9th Circuit Court of Appeals Acknowledges Plaintiffs’ Claim that COVID-19 mRNA Jab is NOT a Vaccine

The 9th Circuit Court of Appeals has issued several rulings on COVID-19 vaccine mandates challenging the mandates

  • Breakthrough Ruling: In a significant decision, the 9th Circuit Court of Appeals ruled that mRNA COVID-19 injections do not qualify as vaccines under traditional medical definitions. This ruling could reshape public health policy across the nation.
  • LAUSD Vaccine Mandate: The 9th Circuit Court of Appeals allowed a group of Los Angeles Unified School District employees to sue over an expired COVID-19 vaccine mandate. The court found that the district demonstrated a pattern of “withdrawing and reinstating its vaccination policies” and therefore, there is a reasonable possibility that it will again impose a similar policy in the future.
  • Lawsuit Revived: The 9th Circuit revived a lawsuit against LAUSD officials, allowing workers to sue over the district’s vaccine mandate, citing that the district’s policy violated employees’ constitutional due process rights.

The 9th Circuit today overturned a lower court decision that applied Jacobson. It said this:

Addressing the merits, the panel held that the district court misapplied the Supreme Court’s decision in Jacobson v. Massachusetts, 197 U.S. 11 (1905), in concluding that the Policy survived rational basis review. Jacobson held that mandatory vaccinations were rationally related to preventing the spread of smallpox. Here, however, plaintiffs allege that the vaccine does not effectively prevent spread but only mitigates symptoms for the recipient and therefore is akin to a medical treatment, not a “traditional” vaccine. Taking plaintiffs’ allegations as true at this stage of litigation, plaintiffs plausibly alleged that the COVID-19 vaccine does not effectively “prevent the spread” of COVID-19. Thus, Jacobson does not apply.

They also said this:

This misapplies Jacobson. Jacobson held that mandatory vaccinations were rationally related to “preventing the spread” of smallpox. 197 U.S. at 30; see also Roman Cath. Diocese of Brooklyn v. Cuomo, 592 U.S. 14, 23 (2020) (Gorsuch, J., concurring) (“Although Jacobson pre-dated the modern tiers of scrutiny, this Court essentially applied rational basis review to Henning Jacobson’s challenge . . .”). Jacobson, however, did not involve a claim in which the compelled vaccine was “designed to reduce symptoms in the infected vaccine recipient rather than to prevent transmission and infection.” Reilly, 2022 WL 5442479, at *5. The district court thus erred in holding that Jacobson extends beyond its public health rationale—government’s power to mandate prophylactic measures aimed at preventing the recipient from spreading disease to others—to also govern “forced medical treatment” for the recipient’s benefit. Id. at *5.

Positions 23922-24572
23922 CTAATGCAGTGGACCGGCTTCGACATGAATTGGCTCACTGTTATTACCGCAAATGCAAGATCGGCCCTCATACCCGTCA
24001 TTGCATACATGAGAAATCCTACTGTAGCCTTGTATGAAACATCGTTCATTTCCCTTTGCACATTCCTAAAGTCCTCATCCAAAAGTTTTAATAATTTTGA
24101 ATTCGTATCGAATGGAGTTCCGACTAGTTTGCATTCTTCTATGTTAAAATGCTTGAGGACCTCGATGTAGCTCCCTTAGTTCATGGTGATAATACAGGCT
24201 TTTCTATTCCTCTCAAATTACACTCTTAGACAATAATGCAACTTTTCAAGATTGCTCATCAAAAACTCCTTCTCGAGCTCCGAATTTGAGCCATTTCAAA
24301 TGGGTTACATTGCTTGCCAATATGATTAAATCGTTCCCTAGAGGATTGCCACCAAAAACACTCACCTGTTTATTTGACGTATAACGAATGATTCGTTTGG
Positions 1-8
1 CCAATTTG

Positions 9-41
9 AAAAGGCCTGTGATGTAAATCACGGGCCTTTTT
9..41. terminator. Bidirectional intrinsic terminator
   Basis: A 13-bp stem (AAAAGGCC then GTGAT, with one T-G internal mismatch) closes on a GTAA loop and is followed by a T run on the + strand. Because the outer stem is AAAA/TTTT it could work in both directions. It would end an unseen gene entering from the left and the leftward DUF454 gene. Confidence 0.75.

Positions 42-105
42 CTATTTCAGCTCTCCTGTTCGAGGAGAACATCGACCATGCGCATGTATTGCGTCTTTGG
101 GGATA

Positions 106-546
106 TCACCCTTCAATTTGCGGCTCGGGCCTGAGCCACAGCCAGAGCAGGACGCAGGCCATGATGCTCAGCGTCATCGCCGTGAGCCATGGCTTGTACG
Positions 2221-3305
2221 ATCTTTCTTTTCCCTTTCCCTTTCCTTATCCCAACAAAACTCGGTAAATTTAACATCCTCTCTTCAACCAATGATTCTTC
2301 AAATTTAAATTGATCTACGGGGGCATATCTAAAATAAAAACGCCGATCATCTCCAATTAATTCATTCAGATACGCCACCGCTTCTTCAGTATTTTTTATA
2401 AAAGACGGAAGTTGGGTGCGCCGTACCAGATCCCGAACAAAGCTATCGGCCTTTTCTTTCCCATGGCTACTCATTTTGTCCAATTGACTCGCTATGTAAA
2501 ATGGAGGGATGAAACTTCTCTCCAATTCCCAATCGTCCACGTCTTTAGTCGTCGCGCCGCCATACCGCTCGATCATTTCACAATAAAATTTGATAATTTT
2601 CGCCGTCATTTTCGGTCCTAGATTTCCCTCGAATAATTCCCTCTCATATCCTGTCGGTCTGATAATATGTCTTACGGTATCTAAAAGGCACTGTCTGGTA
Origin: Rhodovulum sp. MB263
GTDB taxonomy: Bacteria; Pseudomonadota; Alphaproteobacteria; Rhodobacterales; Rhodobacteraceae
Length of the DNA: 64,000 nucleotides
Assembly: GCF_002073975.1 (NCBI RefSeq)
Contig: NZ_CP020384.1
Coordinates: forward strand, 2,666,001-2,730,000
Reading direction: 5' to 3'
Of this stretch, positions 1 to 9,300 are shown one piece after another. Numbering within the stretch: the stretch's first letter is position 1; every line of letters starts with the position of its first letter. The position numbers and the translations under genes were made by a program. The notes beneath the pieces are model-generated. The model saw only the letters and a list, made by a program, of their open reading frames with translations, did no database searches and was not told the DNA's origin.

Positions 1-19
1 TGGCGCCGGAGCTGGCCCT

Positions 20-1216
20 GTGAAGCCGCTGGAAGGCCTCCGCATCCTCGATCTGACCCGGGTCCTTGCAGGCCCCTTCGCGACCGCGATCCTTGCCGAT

Judge Collins, in his concurring opinion states “a competent person has a constitutionally protected liberty interest in refusing unwanted medical treatment.”

Court has stated that “[t]he principle that a competent person has a constitutionally protected liberty interest in refusing unwanted medical treatment may be inferred from [the Court’s] prior decisions.” Cruzan ex rel. Cruzan v. Director, Mo. Dep’t of Health, 497 U.S. 261, 278–79 (1990) (citing, not only Jacobson, but a series of later “cases support[ing] the recognition of a general liberty interest in refusing medical treatment”). In Washington v. Glucksberg, 521 U.S. 702 (1997), the Court explained that Cruzan’s posited “‘right of a competent individual to refuse medical treatment’” was “entirely consistent with this Nation’s history and constitutional traditions,” in light of “the common-law rule that forced medication was a battery, and the long legal tradition protecting the decision to refuse unwanted medical treatment.” Id. at 724–25 (citation omitted). Given these statements in Glucksberg, the right described there satisfies the history-based standards that the Court applies for recognizing “fundamental rights that are not mentioned anywhere in the Constitution.” Dobbs v. Jackson Women’s Health Org., 597 U.S. 215, 237–38 (2022).

The Supreme Court’s caselaw thus clarifies that compulsory treatment for the health benefit of the person treated—as opposed to compulsory treatment for the health benefit of others—implicates the fundamental right to refuse medical treatment.

Plaintiffs’ allegations here are sufficient to invoke that fundamental right. Defendants note that the vaccination mandate was imposed merely as a “condition of employment,” but that does not suffice to justify the district court’s application of rational-basis scrutiny. See Lane v. Franks, 573 U.S. 228, 236 (2014) (“[The] Court has cautioned time and again that public employers may not condition employment on the relinquishment of constitutional rights.”).

9th Circuit Rules Against LAUSD Vaccine Mandate

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